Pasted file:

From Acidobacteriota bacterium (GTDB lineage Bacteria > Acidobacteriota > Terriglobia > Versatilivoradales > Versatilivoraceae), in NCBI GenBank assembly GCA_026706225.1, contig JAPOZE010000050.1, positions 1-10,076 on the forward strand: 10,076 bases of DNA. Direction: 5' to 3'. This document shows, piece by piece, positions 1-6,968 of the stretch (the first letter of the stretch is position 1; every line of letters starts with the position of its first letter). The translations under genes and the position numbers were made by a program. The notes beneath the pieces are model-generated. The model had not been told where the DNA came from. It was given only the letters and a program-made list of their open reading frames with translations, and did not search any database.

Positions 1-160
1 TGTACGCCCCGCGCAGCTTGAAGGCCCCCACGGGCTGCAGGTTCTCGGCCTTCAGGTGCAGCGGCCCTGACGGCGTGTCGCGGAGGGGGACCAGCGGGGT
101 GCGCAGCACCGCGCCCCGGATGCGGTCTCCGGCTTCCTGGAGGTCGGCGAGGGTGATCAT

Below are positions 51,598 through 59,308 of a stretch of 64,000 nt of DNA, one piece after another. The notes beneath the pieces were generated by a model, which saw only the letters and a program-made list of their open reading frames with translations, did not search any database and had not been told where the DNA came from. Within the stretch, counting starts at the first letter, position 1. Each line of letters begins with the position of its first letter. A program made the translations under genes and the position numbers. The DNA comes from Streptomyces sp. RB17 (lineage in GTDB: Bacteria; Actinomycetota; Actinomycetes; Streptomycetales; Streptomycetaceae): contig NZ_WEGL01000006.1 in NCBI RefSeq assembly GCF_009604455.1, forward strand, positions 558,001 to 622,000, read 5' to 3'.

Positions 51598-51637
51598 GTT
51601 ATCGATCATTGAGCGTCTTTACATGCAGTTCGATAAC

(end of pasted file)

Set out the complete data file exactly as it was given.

From Acidobacteriota bacterium (GTDB lineage Bacteria > Acidobacteriota > Terriglobia > Versatilivoradales > Versatilivoraceae), in NCBI GenBank assembly GCA_026706225.1, contig JAPOZE010000050.1, positions 1-10,076 on the forward strand: 10,076 bases of DNA. Direction: 5' to 3'. This document shows, piece by piece, positions 1-6,968 of the stretch (the first letter of the stretch is position 1; every line of letters starts with the position of its first letter). The translations under genes and the position numbers were made by a program. The notes beneath the pieces are model-generated. The model had not been told where the DNA came from. It was given only the letters and a program-made list of their open reading frames with translations, and did not search any database.

Positions 1-160
1 TGTACGCCCCGCGCAGCTTGAAGGCCCCCACGGGCTGCAGGTTCTCGGCCTTCAGGTGCAGCGGCCCTGACGGCGTGTCGCGGAGGGGGACCAGCGGGGT
101 GCGCAGCACCGCGCCCCGGATGCGGTCTCCGGCTTCCTGGAGGTCGGCGAGGGTGATCAT

Below are positions 51,598 through 59,308 of a stretch of 64,000 nt of DNA, one piece after another. The notes beneath the pieces were generated by a model, which saw only the letters and a program-made list of their open reading frames with translations, did not search any database and had not been told where the DNA came from. Within the stretch, counting starts at the first letter, position 1. Each line of letters begins with the position of its first letter. A program made the translations under genes and the position numbers. The DNA comes from Streptomyces sp. RB17 (lineage in GTDB: Bacteria; Actinomycetota; Actinomycetes; Streptomycetales; Streptomycetaceae): contig NZ_WEGL01000006.1 in NCBI RefSeq assembly GCF_009604455.1, forward strand, positions 558,001 to 622,000, read 5' to 3'.

Positions 51598-51637
51598 GTT
51601 ATCGATCATTGAGCGTCTTTACATGCAGTTCGATAAC